In response to the SEC’s February crackdown on Kraken’s staking program, Coinbase has submitted a “Petition for Rulemaking” arguing that staking should not be classified as securities. The 18-page document argues that staking is not a monolithic concept and that core staking services do not meet the criteria of the Howey test, which defines what constitutes a security.
Coinbase argues that staking is not an investment of money, as the opportunity cost of staking is not an investment. Users retain full authority over their assets, with the ability to unstake them, sell, hypothecate, vote, pledge, or otherwise dispose of them independently of the service provider. The rewards users receive are simply payments for services rendered, and core staking services entail ministerial maintenance and not managerial efforts in the sense of traditional investing.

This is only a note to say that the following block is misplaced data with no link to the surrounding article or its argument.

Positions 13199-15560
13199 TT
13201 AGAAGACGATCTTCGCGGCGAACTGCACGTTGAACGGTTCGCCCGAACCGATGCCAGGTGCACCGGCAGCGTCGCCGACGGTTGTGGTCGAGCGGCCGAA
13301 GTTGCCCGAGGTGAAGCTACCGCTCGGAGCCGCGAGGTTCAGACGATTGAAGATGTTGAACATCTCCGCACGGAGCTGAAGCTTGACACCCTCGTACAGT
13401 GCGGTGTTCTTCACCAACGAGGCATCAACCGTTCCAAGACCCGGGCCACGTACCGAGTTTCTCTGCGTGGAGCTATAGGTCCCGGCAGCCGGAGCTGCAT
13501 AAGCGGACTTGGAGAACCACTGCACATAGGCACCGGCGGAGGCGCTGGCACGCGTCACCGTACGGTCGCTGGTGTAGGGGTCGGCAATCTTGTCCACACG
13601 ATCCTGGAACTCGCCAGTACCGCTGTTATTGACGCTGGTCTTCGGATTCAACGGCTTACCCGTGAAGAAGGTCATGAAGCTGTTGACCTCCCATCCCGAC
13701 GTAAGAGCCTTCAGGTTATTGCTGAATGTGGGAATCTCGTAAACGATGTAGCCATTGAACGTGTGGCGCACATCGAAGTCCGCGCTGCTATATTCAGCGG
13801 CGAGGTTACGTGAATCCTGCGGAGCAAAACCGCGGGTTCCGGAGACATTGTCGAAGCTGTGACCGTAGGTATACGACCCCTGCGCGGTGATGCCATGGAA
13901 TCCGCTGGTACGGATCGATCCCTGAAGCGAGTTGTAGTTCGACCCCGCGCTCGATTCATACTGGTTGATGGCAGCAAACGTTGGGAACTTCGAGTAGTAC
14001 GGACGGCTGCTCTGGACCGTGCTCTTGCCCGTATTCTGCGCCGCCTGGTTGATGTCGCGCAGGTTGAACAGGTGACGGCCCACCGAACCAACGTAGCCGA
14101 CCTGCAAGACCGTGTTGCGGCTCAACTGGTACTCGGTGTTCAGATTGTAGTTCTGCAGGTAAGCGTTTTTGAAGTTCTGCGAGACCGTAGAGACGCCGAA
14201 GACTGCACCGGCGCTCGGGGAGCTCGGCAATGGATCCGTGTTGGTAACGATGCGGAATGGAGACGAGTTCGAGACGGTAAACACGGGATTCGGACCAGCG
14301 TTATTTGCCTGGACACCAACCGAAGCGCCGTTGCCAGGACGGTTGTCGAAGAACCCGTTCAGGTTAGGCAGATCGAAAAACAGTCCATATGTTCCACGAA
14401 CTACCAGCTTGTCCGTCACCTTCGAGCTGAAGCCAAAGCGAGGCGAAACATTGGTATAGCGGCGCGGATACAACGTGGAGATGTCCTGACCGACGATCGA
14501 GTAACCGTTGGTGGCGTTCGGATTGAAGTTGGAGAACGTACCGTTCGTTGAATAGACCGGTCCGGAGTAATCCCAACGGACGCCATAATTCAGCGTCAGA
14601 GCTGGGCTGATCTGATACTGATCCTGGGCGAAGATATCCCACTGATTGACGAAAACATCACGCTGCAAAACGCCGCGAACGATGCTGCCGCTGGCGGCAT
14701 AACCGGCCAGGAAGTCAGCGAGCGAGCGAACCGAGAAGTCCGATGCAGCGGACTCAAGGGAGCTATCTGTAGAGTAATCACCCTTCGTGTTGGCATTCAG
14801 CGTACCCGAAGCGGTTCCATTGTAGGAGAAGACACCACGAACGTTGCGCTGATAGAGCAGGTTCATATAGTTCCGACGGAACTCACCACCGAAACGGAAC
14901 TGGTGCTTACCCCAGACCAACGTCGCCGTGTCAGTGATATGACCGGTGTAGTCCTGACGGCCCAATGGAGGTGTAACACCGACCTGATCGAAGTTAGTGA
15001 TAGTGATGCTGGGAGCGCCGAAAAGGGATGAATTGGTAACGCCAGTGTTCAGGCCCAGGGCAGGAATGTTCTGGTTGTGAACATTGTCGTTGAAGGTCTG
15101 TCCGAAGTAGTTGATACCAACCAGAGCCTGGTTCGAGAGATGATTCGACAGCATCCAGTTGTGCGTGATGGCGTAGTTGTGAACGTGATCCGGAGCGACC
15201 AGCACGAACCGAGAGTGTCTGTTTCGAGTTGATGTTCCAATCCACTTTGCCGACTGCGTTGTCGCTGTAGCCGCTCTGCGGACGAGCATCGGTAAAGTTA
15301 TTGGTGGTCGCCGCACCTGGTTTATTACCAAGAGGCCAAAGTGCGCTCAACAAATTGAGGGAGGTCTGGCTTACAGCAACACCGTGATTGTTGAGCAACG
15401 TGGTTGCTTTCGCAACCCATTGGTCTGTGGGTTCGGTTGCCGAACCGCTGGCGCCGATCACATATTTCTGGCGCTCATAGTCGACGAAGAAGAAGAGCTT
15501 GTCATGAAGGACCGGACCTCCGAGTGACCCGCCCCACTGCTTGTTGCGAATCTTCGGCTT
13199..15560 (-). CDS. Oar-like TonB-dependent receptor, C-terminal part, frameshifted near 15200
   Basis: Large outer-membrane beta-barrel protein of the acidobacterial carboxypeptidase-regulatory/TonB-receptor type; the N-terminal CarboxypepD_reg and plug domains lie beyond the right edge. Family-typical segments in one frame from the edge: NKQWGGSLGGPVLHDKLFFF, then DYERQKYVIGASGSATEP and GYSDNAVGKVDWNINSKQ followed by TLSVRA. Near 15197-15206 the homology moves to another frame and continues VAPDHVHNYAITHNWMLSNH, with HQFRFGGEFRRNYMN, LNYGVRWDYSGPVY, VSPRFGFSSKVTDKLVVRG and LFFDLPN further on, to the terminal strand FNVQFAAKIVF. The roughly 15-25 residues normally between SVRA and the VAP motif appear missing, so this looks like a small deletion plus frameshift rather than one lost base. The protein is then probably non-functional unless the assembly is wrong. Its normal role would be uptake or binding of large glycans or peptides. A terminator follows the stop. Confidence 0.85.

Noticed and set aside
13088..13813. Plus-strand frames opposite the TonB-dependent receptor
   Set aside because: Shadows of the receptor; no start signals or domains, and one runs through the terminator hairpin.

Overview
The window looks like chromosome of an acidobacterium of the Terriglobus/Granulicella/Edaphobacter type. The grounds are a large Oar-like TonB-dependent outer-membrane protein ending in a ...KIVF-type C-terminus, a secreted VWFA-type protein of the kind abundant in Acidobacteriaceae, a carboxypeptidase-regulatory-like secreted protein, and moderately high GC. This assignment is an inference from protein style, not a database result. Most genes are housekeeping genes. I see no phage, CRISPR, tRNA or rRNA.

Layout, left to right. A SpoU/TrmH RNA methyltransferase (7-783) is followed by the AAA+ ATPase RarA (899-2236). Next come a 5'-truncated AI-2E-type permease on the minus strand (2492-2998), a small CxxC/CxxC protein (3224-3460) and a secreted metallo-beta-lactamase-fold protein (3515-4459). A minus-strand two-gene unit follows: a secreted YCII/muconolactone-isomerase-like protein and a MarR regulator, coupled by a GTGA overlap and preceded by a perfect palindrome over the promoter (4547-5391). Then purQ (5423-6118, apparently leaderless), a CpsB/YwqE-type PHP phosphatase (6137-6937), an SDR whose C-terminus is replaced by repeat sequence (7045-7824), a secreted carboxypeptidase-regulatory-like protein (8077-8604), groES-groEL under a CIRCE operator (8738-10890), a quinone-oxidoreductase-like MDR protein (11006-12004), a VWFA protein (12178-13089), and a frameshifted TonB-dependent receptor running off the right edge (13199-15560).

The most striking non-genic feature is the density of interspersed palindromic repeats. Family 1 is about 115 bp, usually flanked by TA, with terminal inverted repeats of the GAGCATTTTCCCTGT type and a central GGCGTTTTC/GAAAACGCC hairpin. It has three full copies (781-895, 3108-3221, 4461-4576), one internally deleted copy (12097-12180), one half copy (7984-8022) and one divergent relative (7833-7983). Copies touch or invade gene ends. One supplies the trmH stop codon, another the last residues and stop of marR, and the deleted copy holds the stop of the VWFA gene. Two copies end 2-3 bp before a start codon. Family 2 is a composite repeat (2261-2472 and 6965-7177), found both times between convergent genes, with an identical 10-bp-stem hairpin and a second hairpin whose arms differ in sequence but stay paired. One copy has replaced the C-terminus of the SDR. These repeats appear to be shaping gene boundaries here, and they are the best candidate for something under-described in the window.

The petition cites several historical precedents that can guide the SEC on the current regulatory work with crypto staking. These include the 1973 Committee on Special Investment Advisory Services, the SEC’s Regulation Fair Disclosure from 2000, and the Report of Investigation Pursuant to Section 21(a) of the Securities Exchange Act of 1934: The DAO, from 2017. Coinbase urges regulators to consider the economic consequences of their actions on the digital asset ecosystem and take a different approach to the treatment of staking services.
Coinbase publicly distanced itself from Kraken’s staking program in February, with CEO Brian Armstrong expressing his readiness to defend the company’s position in court “if needed.” Despite the SEC’s actions, Coinbase has reiterated to customers that its staking services will continue and “may actually increase.”
Overall, Coinbase’s petition to the SEC on staking argues that the practice should not be universally labeled as securities. It provides a detailed argument based on historical precedents and highlights the economic consequences of regulatory actions on the digital asset ecosystem.